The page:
pos_y = pos_y + (velocity_y * time_difference)

you would have to do something like

pos_y = pos_y + (velocity_y * time_difference) + (gravity_y * (time_difference ^ 2) / 2)
velocity_y = velocity_y + (acceleration_y * time_difference)

That way everything will fall in a parabola, which is the physically correct motion.

Now, to implement simple jumping (we'll get to your exact question right after this), you simply set velocity_y to a desired value. As long as the sign for acceleration_y and your desired velocity_y are different, your object will jump correctly (In other terms, you don't "turn off gravity". You keep it on, and simply set the object's velocity to some predefined value).

You will notice that the greater velocity_y is when you start jumping, the higher the jump will be. So to implement your desired effect, you add some kind of acceleration to the jump (in physical terms, this means adding a force. Think of adding a small rocket to the object).

To do this, you do the same thing as before, but now the acceleration and velocity should have the same sign. You do this while the button is pressed:

pos_y = pos_y + (velocity_y * time_difference) + (force_y * (time_difference ^ 2) / 2)
velocity_y = velocity_y + (force_y * time_difference)
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The solution is not to delay deceleration. When you throw a ball up in the air, it isn't moving at a constant speed until it reaches its maximum height, but decelerates from the moment of impulse.

Gravity is not a velocity, but an acceleration. So if a player has a speed upwards of 20 units, and gravity is -10 units, on the next tick, the speed upward would be 10 units, on the next, 0 units, etc.

The reason why your jumps are seeming so diagonal is because your player's speed up and down is constant. So if you literally draw a line following the path of the player, you will see a line with the slope, positive or negative, of your gravity value over the change in the x position.

For your player to control the height of your jump, your player should be given some initial velocity on impulse, gravity should be turned off, and a special gravity value (less than regular gravity) should be applied to the player's velocity. Once the jump button is released or the player velocity reaches 0, normal gravity should be applied.

This way, the player will see a nice curve during their jump, whether they are decelerating by regular gravity or not.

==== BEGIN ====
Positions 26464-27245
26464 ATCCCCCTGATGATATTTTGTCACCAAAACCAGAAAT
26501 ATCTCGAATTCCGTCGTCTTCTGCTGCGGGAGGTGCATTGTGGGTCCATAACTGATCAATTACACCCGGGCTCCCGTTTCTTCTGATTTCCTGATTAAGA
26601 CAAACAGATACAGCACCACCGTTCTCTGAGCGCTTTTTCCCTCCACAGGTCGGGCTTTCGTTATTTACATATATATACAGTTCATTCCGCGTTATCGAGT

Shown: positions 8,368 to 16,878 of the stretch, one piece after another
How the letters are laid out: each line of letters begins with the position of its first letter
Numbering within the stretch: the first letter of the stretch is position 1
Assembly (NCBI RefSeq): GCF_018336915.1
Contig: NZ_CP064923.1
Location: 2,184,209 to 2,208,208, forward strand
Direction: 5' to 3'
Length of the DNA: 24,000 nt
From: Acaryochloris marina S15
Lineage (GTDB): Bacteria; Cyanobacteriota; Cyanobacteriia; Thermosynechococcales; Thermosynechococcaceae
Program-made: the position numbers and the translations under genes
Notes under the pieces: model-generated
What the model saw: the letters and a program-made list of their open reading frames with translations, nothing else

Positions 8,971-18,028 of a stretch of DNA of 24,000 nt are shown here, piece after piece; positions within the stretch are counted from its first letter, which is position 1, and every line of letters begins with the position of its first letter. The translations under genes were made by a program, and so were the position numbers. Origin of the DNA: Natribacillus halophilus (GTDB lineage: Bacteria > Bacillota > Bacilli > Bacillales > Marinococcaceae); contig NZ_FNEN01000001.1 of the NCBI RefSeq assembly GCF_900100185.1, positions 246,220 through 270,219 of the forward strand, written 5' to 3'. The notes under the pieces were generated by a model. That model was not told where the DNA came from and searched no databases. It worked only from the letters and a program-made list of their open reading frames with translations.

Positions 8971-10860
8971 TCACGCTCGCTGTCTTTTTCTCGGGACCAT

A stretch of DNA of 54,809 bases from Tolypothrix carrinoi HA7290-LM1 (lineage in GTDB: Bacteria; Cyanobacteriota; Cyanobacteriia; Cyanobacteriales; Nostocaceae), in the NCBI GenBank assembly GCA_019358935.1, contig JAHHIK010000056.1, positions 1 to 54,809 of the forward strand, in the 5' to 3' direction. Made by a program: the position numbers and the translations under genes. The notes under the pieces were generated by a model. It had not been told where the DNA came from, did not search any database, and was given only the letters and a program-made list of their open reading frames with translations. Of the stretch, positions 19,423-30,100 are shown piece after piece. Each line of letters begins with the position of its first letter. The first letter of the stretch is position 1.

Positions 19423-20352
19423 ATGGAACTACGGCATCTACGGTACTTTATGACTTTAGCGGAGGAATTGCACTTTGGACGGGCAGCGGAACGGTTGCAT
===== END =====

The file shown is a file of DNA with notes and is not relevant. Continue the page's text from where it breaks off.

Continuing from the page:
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Short story is: you're going to have a non-parabolic section in your jump arc somewhere.

I tried a few approaches when implementing jumping:

  • Constant climb: This appears to be, in effect, what you were trying: having the positive vertical velocity fixed until the button is released, at which point normal gravity kicks in. The arc is diagonal on the ascent, but normal on the fall - this actually normally looks OK, and (more importantly) feels OK, as it's quite easy to judge the height of the jump well.

  • Arrested climb: This is where you start the character off ascending at the parabola of maximum height, applying an initial impulse. Then, when the button is released, you set the vertical velocity to zero (or a small upwards velocity). This means your biggest jumps are a guaranteed parabola, and smaller jumps feel more like you're doing a big jump then slowing down.

  • Variable initial impulse: This is the one I ended up opting for: pressing jump would apply an initial upward impulse sufficient for a hop, and then continue applying upward acceleration (much greater than gravity) over a short period - the jump window - until the button was released. Once the jump window closed, the motion would then be parabolic, and the period of variable initial impulse was short enough that it didn't look odd, but was long enough to give an experienced player enough scope to control jump height. The downside was it wasn't as easy to judge jump height, as the window was much smaller and didn't have the correspondence of release moment to height. As it happened most of the time you either wanted a tap or a full jump anyway, so that wasn't such an issue.

Try these and see which feels best.